The US Military are developing a new unmanned helicopters to transport supplies to US Military troops in the field.
WHAT IS IT?
The Autonomous Aerial
Cargo/Utility System (AACUS)
program explores advanced
autonomous capabilities for reliable
technologies will be platform
agnostic and be transferable to both
new and legacy manned and
unmanned rotary wing aircraft.
HOW DOES IT WORK?
The AACUS system will command
autonomous approaches and
landings for unmanned or optionally
piloted VTOL platforms, using a
low-cost, multi-sensor suite. The
system will provide real time
mission management with
advanced route planning and
trajectory planning to unprepared
landing sites designated by field
operators. The field operators will
supervise the aircraft using a tabletlike
device and will have no special
WHAT WILL IT
The AACUS system will reduce
workload and training requirements
by reducing human error and
implementing an intuitive field user
device for mission management and
supervisory control. AACUS will
also expand the envelope of
operation for both manned and
unmanned aircraft. AACUS will be
integrated across a variety of rotary
wing aircraft using an open
The Autonomous Aerial Cargo/Utility System (AACUS) is an Office of Naval Research
Innovative Naval Prototype (INP) program with a FY2012 start. The need for AACUS
stems primarily from USMC requirements for “an alternate means to provide time-sensitive
logistics support to greatly dispersed locations. Cargo UASs can provide a solution to
move tailored ammunition, supplies, fuel/water, or weapons packages in adverse weather
from the sea or ashore over harsh terrain as required (24/7)”. Universal Needs Statement
(UNS) for the Cargo UAS
While rotary-wing aircraft have significant advantages over other means of resupply and
evacuation, including avoidance of improvised explosive devices and greater speed over
trucks, manned rotary wing aircraft are often limited by weather, hostile conditions, and
manning constraints, which can be mitigated by using unmanned aircraft.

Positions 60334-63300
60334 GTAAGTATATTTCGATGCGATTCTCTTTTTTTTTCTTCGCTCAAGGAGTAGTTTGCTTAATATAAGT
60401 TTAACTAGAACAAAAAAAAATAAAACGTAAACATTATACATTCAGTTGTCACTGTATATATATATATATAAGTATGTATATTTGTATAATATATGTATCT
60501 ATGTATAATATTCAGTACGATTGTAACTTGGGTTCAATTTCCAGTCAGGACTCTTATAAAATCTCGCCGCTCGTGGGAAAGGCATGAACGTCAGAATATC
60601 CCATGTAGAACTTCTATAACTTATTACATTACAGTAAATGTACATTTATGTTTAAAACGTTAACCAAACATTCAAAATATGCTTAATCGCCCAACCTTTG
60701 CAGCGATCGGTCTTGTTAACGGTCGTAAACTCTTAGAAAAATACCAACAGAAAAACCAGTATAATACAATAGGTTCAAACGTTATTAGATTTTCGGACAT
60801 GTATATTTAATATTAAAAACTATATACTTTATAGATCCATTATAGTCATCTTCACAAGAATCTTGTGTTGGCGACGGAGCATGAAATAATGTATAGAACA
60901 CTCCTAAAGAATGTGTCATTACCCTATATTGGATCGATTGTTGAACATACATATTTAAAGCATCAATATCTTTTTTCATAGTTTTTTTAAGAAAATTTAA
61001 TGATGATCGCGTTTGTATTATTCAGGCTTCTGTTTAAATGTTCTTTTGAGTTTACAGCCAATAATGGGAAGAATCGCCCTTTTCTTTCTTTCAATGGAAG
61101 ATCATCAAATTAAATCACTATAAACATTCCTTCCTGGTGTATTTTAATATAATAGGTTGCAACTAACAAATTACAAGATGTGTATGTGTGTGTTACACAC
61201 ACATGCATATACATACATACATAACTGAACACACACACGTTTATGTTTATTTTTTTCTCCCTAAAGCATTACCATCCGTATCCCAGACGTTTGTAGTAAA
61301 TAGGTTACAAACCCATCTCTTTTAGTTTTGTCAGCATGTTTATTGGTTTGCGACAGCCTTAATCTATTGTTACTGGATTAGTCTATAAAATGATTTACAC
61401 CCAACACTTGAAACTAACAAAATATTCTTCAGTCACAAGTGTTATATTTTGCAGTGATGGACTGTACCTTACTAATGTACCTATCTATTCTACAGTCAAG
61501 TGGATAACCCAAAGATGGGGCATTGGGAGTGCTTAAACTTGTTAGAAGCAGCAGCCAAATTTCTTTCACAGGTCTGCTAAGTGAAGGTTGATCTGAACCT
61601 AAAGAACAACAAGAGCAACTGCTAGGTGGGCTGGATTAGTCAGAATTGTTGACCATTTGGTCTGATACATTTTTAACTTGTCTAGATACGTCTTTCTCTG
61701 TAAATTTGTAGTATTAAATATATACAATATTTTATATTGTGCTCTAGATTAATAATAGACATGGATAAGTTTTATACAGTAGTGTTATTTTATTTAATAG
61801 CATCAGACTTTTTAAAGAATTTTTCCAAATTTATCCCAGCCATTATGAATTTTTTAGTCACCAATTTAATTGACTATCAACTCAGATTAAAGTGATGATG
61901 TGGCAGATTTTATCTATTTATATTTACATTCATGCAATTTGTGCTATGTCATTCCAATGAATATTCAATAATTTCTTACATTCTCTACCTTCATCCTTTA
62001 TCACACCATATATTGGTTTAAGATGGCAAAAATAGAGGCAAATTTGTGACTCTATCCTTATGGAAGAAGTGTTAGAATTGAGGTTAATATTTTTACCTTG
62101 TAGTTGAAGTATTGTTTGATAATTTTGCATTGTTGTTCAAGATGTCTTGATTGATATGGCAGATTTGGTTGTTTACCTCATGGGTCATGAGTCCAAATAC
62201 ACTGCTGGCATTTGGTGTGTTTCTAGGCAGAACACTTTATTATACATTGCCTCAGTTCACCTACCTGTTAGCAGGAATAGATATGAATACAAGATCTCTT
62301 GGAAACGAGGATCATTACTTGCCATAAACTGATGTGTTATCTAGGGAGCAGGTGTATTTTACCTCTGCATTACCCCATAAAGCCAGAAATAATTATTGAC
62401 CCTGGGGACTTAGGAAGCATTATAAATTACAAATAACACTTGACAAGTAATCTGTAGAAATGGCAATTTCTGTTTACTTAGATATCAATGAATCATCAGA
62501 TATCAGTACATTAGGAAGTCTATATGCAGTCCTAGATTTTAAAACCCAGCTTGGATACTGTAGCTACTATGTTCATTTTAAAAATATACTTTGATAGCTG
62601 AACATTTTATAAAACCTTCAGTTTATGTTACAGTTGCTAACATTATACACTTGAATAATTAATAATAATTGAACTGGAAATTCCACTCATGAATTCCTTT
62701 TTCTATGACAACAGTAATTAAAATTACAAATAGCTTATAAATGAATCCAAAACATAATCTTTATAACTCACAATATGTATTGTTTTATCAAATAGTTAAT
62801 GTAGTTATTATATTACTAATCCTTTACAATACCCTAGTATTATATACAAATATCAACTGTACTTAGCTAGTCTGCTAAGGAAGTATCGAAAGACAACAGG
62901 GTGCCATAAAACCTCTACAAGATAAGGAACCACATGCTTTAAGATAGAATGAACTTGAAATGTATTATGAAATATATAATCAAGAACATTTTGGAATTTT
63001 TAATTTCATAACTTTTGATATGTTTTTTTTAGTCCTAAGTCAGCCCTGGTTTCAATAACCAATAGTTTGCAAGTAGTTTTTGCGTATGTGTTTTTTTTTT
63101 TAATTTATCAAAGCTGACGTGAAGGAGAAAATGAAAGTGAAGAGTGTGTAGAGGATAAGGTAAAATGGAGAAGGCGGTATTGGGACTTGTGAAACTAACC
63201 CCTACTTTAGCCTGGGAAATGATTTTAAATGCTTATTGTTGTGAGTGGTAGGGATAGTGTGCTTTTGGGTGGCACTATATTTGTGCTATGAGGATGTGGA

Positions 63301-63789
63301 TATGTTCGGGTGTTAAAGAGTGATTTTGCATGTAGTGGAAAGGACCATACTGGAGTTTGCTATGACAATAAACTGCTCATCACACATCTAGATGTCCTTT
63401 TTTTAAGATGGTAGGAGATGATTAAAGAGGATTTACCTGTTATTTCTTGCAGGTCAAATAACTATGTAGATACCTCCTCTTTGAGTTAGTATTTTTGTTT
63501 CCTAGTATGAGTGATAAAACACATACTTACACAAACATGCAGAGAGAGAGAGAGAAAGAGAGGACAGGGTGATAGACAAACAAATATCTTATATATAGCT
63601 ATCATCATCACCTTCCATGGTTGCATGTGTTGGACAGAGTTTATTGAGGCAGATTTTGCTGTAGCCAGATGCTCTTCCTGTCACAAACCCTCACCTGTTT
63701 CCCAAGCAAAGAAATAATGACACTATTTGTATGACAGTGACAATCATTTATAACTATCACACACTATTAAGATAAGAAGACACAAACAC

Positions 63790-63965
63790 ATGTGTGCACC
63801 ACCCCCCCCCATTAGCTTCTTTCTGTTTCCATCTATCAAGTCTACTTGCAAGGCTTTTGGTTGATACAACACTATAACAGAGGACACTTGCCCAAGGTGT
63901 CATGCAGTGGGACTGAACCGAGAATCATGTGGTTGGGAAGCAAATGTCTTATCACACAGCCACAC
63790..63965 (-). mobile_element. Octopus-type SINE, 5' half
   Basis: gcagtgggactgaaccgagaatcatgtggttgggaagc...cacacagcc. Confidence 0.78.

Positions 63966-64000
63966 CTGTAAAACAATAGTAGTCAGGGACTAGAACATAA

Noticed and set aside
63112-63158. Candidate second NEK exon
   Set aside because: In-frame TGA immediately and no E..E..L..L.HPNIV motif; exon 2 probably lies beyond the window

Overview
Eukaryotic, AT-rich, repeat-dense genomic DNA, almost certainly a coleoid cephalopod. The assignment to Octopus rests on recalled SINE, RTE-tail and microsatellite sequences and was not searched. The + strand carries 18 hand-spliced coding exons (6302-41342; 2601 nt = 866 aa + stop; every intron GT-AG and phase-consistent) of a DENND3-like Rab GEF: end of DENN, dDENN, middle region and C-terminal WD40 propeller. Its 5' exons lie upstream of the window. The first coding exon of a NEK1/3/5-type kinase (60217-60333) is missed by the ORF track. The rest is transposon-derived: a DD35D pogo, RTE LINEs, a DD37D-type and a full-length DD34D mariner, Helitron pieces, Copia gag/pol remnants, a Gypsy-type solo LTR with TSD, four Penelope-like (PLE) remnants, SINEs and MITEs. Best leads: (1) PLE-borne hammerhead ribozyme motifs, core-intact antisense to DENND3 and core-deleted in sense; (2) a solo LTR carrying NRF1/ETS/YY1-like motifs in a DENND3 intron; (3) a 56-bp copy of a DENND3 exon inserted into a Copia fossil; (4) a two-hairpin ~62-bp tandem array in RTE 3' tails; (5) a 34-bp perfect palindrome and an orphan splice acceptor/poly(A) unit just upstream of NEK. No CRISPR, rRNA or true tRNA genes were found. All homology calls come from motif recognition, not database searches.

Recent progress has been made in unmanned rotary-wing aircraft cargo drops and
deliveries. However, such advances rely upon the presence of prepared, obstacle-free
landing sites as well as trained operators with some level of control over flight parameters.
AACUS represents a substantial leap over both present-day operations as well as other
more near-term development programs, as it is focused on autonomous obstacle
avoidance and unprepared landing site selection, with precision landing capabilities
including contingency management until the point of landing. AACUS includes a goalbased
supervisory control component such that any field personnel can request and
negotiate a desired landing site. Moreover, this system will communicate with ground
personnel for seamless and safe loading and unloading.
Another unique aspect of AACUS is its portability—this system is designed to be platform
agnostic with an associated open architecture framework that allows it to be integrated
into either manned or unmanned rotary-wing aircraft.
Research Challenges and Opportunities:
Landing autonomously in unprepared terrain
Static and dynamic obstacle avoidance
Real time supervisory control by field personnel
Aggressive no fly-over approach to landing
Autonomous in-flight mission re-planning
The United States Armed Forces are the federal military forces of the United States. They consist of the Army, Marine Corps, Navy, Air Force, and Coast Guard. The President of the United States is the military's overall head, and helps form military policy with the U.S. Department of Defense (DoD), a federal executive department, acting as the principal organ by which military policy is carried out.
From the time of its inception, the military played a decisive role in the history of the United States. A sense of national unity and identity was forged as a result of victory in the First Barbary War and the Second Barbary War. Even so, the Founders were suspicious of a permanent military force. It played an important role in the American Civil War, where leading generals on both sides were picked from members of the United States military. Not until the outbreak of World War II did a large standing army become officially established. The National Security Act of 1947, adopted following World War II and during the Cold War's onset, created the modern U.S. military framework; the Act merged previously Cabinet-level Department of War and the Department of the Navy into the National Military Establishment (renamed the Department of Defense in 1949), headed by the Secretary of Defense; and created the Department of the Air Force and National Security Council.
The U.S. military is the largest military in the world in terms of number of personnel. It draws its manpower from a large pool of